And now the Pope’s address:

The Baptism of the Lord [the feast celebrated this past Sunday, Jan 10] suggests quite well the general sense of the Christmas festivity in which the theme of “becoming sons of God” thanks to the only-begotten Son’s taking on of our humanity constitutes a dominant element. He became man so that we could become sons of God. God is born so that we could be re-born.

These concepts continually return in the liturgical texts of Christmas and constitute a powerful motive for reflection and hope. We think of what St. Paul writes to the Galatians: “God sent his Son, born of a woman, born under the law, to ransom those under the law, so that we might receive adoption” (Galatians 4:4-5); or again, of St. John in the prologue to his Gospel: “To those who received him he gave the power to become sons of God” (John 1:12). This stupendous mystery that is our “second birth” — the re-birth of a human being from “above,” from God (cf. John 3:1-8) — is realized and summarized in the sacramental sign of baptism.

With this sacrament man really becomes son — son of God. From that point the goal of his life consists in arriving at, in a free and conscious way, that which from the very beginning was his destination as man. “Become what you are” — represents the basic educational principle of the human person redeemed by grace. Such a principle has many analogies with human growth, where the relationship between parents and children passes, through separation and crisis, from total dependence to the awareness of being children, to recognition through the gift of life received and to the maturity and capacity to give one’s life. Born to new life through baptism, the Christian too begins his journey of growth in the faith, which will carry him to consciously invoke God as “Abba — Father,” turning to him with gratitude and living in the joy of being his son.

A model of society is also derived from baptism: that of being brothers. Fraternity cannot be established through an ideology, much less through the decree of just any power that has been set up. We recognize ourselves as brothers through a humble but profound awareness of being sons of the one heavenly Father. As Christians, thanks to the gift of the Holy Spirit received in baptism, we have the gift and task of living as sons of God and brothers, to be like “leaven” in a new humanity, united and rich in peace and hope. We are helped in this by the consciousness of having, besides a Father in heaven, a mother too, the Church, of whom the Virgin Mary is the perennial model. To her we entrust the newly baptized children and their families, and we ask for all the joy to be re-born every dayfrom above,” from the love of God, that makes us his children and brothers among ourselves.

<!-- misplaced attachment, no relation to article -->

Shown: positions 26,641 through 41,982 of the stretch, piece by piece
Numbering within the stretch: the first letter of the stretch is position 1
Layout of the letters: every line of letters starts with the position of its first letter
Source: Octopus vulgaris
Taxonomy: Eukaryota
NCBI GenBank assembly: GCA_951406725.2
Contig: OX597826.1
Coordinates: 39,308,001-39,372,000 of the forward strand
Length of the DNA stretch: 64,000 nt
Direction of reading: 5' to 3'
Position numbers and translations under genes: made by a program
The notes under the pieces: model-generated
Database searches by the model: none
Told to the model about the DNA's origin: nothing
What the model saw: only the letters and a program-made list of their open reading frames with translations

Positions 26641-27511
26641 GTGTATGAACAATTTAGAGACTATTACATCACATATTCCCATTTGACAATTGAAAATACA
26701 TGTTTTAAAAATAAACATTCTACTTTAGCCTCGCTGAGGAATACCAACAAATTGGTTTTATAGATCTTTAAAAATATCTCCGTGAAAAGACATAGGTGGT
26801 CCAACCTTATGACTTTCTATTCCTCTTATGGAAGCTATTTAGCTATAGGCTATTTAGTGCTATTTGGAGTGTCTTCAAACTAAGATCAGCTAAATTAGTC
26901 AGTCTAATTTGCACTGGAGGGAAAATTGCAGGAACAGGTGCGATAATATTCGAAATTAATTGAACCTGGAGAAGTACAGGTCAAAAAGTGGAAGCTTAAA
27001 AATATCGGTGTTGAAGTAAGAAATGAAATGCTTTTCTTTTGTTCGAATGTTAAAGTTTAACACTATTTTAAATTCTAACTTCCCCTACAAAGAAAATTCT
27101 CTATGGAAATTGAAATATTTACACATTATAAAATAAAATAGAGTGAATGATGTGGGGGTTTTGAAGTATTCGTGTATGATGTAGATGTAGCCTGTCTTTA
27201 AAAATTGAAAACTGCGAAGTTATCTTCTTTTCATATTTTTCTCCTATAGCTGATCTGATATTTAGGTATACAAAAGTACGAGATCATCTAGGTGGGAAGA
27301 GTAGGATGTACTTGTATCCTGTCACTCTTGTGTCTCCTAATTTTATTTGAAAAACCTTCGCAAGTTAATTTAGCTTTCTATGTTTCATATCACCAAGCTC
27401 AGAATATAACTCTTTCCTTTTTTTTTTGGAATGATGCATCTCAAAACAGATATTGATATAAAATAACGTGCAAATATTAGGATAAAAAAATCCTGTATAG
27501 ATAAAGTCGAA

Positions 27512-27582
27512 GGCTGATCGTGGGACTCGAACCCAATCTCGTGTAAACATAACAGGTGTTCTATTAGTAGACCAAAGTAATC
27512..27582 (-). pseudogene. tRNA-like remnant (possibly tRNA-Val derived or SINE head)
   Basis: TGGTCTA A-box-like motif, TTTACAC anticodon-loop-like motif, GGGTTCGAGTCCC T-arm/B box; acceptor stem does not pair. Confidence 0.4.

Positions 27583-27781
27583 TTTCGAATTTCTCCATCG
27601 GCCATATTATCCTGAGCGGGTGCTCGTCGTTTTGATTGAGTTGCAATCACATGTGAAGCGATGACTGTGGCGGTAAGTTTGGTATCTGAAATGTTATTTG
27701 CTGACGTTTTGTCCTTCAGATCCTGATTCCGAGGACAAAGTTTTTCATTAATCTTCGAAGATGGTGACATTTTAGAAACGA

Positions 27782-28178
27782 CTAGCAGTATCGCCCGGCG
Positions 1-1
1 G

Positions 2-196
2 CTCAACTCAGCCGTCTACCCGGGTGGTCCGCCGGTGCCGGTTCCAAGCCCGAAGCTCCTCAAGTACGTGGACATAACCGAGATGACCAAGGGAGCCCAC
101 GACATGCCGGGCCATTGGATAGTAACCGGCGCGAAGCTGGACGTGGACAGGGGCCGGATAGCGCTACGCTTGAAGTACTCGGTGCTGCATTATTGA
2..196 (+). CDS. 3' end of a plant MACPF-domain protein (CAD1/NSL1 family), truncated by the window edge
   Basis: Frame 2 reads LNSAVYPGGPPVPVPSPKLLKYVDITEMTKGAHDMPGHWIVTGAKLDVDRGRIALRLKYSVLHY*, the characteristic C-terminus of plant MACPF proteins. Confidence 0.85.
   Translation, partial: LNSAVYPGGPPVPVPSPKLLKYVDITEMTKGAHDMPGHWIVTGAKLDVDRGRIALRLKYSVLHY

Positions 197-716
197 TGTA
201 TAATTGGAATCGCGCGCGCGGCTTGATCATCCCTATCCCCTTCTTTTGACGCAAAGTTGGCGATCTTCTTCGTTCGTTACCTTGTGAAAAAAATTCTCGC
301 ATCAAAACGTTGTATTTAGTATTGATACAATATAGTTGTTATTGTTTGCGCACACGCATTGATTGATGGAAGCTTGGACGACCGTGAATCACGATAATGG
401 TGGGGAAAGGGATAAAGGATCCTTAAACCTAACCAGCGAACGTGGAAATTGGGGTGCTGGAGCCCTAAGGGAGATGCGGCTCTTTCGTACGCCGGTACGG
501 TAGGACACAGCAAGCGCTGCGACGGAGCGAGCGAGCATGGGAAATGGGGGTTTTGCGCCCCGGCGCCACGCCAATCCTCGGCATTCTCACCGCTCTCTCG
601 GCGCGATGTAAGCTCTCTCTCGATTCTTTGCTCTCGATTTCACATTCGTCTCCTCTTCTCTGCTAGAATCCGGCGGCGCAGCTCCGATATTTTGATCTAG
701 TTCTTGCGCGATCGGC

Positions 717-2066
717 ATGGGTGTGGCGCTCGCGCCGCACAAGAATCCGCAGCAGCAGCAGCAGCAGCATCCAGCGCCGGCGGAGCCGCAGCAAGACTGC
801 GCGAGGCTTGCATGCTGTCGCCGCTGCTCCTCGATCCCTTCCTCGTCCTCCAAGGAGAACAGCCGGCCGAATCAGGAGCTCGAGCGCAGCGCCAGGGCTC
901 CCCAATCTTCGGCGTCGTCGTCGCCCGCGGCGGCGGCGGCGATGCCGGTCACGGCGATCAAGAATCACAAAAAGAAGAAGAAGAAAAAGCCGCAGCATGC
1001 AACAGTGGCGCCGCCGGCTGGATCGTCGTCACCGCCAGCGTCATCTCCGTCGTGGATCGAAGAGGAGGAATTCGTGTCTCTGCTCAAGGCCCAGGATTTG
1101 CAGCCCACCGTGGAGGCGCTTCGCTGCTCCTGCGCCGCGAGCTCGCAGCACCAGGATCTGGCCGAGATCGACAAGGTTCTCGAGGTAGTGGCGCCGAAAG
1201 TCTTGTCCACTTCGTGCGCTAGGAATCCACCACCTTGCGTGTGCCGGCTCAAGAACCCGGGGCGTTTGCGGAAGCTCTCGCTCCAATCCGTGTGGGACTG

Baptism of the Lord

Almighty, eternal God, when the Spirit descended upon Jesus at His baptism in the Jordan, You revealed Him as Your own beloved Son. Keep us, Your children born of water and the Spirit, faithful to our calling.
Thumbnail image for Baptism of the Lord.jpgChrist’s Baptism – from the Catechism of the Catholic Church

All the Old Covenant prefigurations find their fulfillment in Christ Jesus. He begins his public life after having himself baptized by Saint John the Baptist in the Jordan. After His resurrection Christ gives this mission to His apostles: “Go therefore and make disciples of all nations, baptizing them in the name of the Father and of the Son and of the Holy Spirit, teaching them to observe all that I have commanded you.”

Our Lord voluntarily submitted Himself to the baptism of Saint John, intended for sinners, in order to “fulfill all righteousness”. Jesus’ gesture is a manifestation of His self-emptying. The Spirit who had hovered over the waters of the first creation descended then on the Christ as a prelude of the new creation, and the Father revealed Jesus as His “beloved Son.”

In His Passover Christ opened to all men the fountain of Baptism. He had already spoken of His Passion, which He was about to suffer in Jerusalem, as a “Baptism” with which He had to be baptized. The blood and water that flowed from the pierced side of the crucified Jesus are types of Baptism and the Eucharist, the sacraments of new life. From then on, it is possible “to be born of water and the Spirit” in order to enter the Kingdom of God.

See where you are baptized, see where Baptism comes from, if not from the cross of Christ, from His death. There is the whole mystery: He died for you. In Him you are redeemed, in Him you are saved. (1223-1225)

About the author

Paul A. Zalonski is from New Haven, CT. He is a member of the Fraternity of Communion and Liberation, a Catholic ecclesial movement, and an Oblate of Saint Benedict. Contact Paul at paulzalonski[at]yahoo.com.
coat of arms



Humanities Blog Directory